Survey of Historic Sites and Buildings
Ownership and Administration. Kansas State Society, Daughters of the American Revolution.
Significance. This is one of the key sites indicating the far-reaching expansion of Spain beyond New Mexico and her interest in the Great Plains. It consists of the ruins of a seven-room, stone Puebloan structure, probably built by a group of Picuris Indians who in 1696 emigrated from New Mexico to live with the Cuartelejo Apaches. As early as the 1660's, friction between the Pueblo Indians of New Mexico and the Spanish rulers and priests had caused groups of Indians to migrate to El Cuartelejo.
Spanish expeditions under Archuleta (pre-1680 Pueblo Revolt) and Ulibarri (1706) probably came to El Cuartelejo to return groups of Indians to New Mexico. In 1719, Governor Valverde led an expedition northeast from Santa Fe, visited the Cuartelejo Apaches, and learned from them of French penetration into the Plains. As a result, in 1720, the Spanish sent out the Villasur expedition, which passed through El Cuartelejo but was destroyed later by the Pawnees in Nebraska.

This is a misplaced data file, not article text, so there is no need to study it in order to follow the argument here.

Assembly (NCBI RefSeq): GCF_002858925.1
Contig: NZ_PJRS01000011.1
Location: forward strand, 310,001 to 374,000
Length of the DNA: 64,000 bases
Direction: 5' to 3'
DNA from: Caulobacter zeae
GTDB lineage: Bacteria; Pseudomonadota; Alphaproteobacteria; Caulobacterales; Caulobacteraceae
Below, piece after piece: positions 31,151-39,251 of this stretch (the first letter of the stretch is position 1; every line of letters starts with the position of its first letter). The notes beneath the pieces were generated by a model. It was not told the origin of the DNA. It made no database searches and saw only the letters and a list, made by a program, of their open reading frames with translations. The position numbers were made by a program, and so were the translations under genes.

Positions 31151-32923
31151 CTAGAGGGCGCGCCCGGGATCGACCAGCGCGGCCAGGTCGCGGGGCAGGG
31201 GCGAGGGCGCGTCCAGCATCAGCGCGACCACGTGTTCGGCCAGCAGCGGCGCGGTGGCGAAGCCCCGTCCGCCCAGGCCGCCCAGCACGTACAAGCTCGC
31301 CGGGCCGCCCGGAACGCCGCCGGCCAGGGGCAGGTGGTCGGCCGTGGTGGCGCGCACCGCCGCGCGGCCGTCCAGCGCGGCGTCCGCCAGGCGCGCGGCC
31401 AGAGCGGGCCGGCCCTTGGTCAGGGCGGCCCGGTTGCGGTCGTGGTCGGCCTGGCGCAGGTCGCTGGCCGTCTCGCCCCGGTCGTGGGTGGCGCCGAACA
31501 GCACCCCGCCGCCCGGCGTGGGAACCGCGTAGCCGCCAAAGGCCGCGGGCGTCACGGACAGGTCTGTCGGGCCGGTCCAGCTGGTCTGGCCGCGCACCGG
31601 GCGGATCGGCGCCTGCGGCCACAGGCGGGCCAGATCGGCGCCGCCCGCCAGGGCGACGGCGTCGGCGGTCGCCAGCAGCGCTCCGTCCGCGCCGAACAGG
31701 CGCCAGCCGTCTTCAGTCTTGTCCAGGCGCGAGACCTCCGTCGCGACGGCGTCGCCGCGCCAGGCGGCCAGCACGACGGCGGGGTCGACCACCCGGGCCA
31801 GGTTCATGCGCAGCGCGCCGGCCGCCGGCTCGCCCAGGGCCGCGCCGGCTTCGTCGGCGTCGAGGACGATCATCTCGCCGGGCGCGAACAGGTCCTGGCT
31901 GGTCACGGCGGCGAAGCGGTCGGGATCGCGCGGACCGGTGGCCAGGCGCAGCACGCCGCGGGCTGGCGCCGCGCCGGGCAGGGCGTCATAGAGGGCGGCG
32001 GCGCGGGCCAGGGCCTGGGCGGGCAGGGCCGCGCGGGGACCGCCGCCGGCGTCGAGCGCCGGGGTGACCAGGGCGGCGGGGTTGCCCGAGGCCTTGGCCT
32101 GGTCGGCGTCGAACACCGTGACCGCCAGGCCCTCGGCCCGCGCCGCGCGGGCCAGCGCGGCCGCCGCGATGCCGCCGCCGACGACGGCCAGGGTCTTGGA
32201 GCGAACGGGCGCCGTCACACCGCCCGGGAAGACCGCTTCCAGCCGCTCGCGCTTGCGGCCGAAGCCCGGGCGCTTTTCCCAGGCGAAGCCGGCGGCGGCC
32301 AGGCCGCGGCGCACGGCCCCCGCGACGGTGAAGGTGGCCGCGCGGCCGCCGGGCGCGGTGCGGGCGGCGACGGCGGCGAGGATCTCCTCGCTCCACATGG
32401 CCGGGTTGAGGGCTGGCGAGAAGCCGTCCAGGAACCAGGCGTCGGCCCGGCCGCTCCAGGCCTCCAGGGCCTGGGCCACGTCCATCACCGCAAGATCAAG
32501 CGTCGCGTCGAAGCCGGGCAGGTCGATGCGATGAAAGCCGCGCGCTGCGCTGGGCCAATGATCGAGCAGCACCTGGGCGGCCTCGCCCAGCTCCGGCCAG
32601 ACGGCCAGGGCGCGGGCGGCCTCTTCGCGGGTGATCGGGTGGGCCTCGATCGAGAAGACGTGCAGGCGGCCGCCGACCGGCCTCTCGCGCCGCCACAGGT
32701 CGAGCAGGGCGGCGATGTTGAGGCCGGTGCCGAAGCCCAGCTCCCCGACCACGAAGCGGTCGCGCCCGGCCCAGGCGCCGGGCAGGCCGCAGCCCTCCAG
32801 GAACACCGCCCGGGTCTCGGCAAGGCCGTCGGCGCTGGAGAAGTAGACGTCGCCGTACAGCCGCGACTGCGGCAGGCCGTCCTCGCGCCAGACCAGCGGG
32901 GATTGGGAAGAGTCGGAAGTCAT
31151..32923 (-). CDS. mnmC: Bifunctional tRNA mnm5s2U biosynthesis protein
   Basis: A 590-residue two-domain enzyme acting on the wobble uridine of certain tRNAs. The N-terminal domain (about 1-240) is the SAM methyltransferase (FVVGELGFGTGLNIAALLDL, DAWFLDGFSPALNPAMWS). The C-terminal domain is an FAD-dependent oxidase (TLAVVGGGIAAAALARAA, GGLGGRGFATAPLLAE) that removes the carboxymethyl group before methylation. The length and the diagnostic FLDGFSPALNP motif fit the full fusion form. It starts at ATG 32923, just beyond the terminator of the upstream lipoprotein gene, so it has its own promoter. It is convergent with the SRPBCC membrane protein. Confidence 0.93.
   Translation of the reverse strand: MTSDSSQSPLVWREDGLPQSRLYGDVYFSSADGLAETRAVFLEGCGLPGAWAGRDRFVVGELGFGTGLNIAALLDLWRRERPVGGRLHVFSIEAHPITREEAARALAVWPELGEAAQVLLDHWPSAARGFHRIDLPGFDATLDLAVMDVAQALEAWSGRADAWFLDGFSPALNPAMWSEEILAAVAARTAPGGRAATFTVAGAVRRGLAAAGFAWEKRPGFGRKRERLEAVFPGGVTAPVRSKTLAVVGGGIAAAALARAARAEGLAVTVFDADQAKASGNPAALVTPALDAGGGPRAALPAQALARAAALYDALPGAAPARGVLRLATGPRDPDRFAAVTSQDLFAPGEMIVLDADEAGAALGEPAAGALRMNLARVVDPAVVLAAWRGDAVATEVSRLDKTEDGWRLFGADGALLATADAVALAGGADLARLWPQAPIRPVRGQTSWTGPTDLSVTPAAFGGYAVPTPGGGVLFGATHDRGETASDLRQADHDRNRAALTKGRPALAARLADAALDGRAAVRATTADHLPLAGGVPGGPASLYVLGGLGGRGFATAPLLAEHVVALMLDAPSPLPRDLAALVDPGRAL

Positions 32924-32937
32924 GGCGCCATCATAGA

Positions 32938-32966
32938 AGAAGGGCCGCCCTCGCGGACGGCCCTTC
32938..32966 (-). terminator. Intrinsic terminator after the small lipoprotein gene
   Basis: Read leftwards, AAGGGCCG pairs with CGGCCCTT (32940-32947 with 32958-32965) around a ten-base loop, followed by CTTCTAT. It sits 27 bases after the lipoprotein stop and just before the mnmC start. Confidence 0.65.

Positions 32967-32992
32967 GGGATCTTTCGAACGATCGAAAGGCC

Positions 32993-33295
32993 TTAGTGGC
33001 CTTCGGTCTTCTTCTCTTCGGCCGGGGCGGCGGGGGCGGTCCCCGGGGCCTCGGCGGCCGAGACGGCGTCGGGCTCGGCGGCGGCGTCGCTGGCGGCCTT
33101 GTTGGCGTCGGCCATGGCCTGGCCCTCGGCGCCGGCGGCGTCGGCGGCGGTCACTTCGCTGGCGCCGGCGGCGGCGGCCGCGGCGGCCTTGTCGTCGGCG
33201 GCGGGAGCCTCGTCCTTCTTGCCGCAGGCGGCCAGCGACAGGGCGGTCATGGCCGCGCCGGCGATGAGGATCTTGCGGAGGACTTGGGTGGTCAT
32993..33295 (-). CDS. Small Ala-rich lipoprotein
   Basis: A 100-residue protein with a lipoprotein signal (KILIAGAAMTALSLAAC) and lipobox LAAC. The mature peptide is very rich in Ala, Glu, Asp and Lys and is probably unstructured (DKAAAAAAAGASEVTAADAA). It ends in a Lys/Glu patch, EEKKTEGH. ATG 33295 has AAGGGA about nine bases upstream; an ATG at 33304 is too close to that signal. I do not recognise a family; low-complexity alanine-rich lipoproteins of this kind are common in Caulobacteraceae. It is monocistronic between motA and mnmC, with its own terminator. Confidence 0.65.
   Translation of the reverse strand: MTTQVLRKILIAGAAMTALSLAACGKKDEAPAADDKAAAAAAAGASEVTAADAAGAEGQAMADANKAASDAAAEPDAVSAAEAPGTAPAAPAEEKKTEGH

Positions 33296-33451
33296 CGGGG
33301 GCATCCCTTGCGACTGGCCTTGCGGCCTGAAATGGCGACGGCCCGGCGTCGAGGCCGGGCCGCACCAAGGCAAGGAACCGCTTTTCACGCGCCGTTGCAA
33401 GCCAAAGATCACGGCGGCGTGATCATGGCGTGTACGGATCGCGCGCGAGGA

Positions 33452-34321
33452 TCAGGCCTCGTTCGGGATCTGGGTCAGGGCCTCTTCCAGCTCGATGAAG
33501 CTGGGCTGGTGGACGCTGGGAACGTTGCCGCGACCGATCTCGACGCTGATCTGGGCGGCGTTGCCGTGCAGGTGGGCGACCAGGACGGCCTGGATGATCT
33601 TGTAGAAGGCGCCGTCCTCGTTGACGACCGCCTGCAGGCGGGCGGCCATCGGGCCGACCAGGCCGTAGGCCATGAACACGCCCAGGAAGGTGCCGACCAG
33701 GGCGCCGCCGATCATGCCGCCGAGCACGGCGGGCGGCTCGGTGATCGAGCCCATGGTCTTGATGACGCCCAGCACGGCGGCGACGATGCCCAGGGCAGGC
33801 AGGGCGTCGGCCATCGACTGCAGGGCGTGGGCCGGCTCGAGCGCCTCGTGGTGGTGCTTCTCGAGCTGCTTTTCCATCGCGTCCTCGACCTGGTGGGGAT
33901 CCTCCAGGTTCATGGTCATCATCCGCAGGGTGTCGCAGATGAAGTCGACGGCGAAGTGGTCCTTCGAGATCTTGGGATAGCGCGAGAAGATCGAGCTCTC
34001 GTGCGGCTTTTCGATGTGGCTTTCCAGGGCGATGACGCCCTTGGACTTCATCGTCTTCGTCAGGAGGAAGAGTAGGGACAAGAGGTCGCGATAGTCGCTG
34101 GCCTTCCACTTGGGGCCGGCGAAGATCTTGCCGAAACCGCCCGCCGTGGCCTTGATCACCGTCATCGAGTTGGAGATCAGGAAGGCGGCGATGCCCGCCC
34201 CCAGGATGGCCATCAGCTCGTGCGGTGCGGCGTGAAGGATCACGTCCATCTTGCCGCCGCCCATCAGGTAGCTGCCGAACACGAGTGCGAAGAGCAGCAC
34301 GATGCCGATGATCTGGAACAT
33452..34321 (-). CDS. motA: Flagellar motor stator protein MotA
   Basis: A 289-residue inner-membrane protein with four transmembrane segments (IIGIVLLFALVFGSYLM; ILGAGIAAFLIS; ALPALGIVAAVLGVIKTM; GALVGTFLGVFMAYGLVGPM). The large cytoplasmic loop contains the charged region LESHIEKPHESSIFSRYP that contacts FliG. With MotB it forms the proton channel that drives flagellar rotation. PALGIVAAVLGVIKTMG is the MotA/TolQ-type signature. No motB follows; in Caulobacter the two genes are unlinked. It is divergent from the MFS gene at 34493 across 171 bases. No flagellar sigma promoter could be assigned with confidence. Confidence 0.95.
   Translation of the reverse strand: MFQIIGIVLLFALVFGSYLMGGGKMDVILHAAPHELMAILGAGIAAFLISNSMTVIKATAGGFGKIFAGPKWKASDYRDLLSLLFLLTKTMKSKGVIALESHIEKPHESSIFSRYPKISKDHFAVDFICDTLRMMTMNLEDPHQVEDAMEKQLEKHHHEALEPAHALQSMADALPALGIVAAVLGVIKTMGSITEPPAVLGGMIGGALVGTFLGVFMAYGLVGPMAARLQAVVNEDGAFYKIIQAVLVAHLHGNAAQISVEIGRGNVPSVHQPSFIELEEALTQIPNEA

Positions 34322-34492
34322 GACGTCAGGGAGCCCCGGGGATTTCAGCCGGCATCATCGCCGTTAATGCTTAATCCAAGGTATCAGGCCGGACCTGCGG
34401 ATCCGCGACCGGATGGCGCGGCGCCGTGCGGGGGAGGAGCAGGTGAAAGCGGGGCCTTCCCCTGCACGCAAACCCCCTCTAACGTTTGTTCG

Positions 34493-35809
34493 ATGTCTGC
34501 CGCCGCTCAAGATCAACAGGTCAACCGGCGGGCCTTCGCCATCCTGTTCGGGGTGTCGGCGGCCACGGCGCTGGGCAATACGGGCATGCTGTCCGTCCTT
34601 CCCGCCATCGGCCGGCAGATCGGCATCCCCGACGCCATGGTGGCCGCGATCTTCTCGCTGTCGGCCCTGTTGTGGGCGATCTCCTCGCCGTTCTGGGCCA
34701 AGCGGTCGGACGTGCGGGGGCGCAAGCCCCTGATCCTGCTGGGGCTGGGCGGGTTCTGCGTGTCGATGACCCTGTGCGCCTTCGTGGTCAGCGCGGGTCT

Archeological excavation of the site has produced only a few artifacts of Southwestern origin. The pueblo ruin and its typically Southwestern appurtenancesslab-lined hearths, grinding trough, oven, and the likewere directly associated with a material culture complex that was almost entirely Plains Apache. Either the Puebloans stayed in the area only a short time, or they readily adapted themselves to the everyday implements and utensils of the local residents.
Present Appearance. The site has been well preserved, but traces of the pueblo ruin are rather obscure, as would be expected because of climatic factors and the passage of time. 
NHL Designation: 07/19/64
Last Updated: 22-Mar-2005